The Castle Class were an enlargement of G. J. Churchward’s Star Class and were designed by C. B. Collett, with the first appearing in 1923. The class was added to over the next 27 years, eventually totalling 171 (including the rebuilds), with many changes being made along the way.
Three of the class were named to honour Great Western engineers.
Scale: 5 mm/ft
Paper Size: A3 420 mm x 297 mm (16.5 in x 11.75 in)
Unsigned Print: £18.50
Signed Print: £22.50
ONLY AVAILABLE TO A UK ADDRESS
Isambard Kingdom Brunel (1806 – 1859) was the Chief Engineer of the Great Western Railway from 1833 to 1859.
When it first appeared it had a rather ugly nameplate with a much flatter curve but this was quickly changed to the one shown.
No. 5069 was fitted with the, now standard, three inch shorter chimney, also the top lamp bracket has been moved to the smokebox door. From No. 5023 the ATC pick-up was moved from below the cab to the bogie frame. The cab side sheets were strengthened by the addition of a plate riveted inside, which resulted in two lines of rivets being visible below the cab window, this modification had taken place from No. 5043 onwards, along with the rear sandbox being moved down to make it more accessible. It is also fitted with a speedometer.
It is in GWR Green and is attached to a Collett 4,000 gallon tender with GWR monogram.
Built: (Swindon) June 1938. Withdrawn: February 1962.
Sir Daniel Gooch (1816 – 1889) was the Great Western’s first Locomotive Superintendent from 1837 to 1864 and its chairman from 1865 to 1889.No. 5070 had the same modifications as No. 5069 and is shown here in the post-war GWR livery. It has a 4,000 gallon Collett tender with G W initials and twin shields.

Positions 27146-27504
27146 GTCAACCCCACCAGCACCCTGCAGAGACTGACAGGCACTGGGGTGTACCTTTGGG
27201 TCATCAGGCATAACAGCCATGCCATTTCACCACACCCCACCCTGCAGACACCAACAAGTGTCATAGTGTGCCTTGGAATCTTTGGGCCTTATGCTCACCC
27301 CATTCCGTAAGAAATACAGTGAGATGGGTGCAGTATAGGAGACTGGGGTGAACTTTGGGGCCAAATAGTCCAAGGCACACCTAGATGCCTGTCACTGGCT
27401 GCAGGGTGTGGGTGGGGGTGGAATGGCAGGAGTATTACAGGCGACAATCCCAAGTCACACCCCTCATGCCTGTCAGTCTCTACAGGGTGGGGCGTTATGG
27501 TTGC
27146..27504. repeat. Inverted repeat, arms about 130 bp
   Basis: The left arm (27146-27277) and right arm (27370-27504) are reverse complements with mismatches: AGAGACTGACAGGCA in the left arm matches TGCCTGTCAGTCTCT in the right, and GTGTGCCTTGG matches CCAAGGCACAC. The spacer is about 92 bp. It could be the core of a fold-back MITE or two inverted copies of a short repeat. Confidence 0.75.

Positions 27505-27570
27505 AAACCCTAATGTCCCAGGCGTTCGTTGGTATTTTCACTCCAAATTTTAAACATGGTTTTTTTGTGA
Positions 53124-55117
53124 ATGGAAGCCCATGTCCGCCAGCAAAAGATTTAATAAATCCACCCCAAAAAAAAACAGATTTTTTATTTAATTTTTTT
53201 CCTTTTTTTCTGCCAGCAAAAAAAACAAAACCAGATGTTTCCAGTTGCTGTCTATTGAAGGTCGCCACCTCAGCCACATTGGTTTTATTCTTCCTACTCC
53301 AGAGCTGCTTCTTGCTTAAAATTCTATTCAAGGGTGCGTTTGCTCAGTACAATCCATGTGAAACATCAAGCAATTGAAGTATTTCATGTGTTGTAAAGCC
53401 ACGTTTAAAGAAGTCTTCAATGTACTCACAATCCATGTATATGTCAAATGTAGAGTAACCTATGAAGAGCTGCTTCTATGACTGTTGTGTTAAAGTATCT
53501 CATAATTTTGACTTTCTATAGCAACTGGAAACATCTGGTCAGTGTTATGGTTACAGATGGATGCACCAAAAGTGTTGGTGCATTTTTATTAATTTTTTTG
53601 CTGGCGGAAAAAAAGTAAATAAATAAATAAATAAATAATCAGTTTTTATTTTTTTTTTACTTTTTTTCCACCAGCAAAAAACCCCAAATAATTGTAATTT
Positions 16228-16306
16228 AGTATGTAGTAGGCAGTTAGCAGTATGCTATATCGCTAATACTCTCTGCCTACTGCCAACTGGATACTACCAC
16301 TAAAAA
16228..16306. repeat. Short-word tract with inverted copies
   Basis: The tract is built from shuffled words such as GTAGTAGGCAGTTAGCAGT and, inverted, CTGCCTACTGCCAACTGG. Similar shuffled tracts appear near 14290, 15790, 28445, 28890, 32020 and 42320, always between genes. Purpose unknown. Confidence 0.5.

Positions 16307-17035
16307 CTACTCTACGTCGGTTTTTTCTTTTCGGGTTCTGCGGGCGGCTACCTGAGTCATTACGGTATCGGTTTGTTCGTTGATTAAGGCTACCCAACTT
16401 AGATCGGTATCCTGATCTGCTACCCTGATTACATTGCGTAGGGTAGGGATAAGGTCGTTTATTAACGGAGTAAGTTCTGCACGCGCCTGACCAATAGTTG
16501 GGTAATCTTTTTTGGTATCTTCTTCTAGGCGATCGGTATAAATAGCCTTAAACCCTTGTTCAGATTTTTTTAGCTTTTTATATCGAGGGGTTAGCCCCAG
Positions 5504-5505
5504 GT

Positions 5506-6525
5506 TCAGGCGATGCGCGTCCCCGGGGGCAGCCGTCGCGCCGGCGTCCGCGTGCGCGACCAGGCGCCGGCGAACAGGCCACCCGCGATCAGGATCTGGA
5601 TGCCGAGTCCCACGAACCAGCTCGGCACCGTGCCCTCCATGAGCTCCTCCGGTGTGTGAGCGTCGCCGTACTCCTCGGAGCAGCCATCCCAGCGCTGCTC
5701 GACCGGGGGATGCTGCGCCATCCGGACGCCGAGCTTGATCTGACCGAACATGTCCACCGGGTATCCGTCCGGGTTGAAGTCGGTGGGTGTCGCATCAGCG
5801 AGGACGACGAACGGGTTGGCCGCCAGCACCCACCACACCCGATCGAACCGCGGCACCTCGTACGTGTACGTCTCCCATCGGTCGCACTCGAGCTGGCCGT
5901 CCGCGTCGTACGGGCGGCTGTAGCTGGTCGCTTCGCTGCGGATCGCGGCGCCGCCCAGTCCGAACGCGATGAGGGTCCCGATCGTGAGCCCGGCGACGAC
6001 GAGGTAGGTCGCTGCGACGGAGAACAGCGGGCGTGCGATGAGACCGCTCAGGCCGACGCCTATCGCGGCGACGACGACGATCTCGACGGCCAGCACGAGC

Built: (Swindon) June 1938. Withdrawn: March 1964.
George Jackson Churchward (1857 – 1933) was the Great Western’s Chief Mechanical Engineer from 1902 to 1921 (known as Locomotive Superintendent until 1915). It was named at Paddington on 29th October 1948 by Major E. William Gregson RNR, President of the Institute of Mechanical Engineers.
It was one of the modified ‘5098’ class built under F. W. Hawksworth, who became Chief Mechanical Engineer in 1941. Changes included the introduction of a three-row superheater and, from No. 7000, a mechanical lubricator in place of the sight-feed system. Because of the larger size of the superheater header the chimney was moved forward 2 inches. The inside cylinder cover had a checker tread plate welded on the front edge making it ‘square’ for safety. The handrail below the cab window was also extended forwards and upwards.
It is in BR Green and has a 4,000 gallon Hawksworth tender with early BR crest.
Built: (Swindon) August 1948. Withdrawn: February 1963.
The above information is supplied with the print.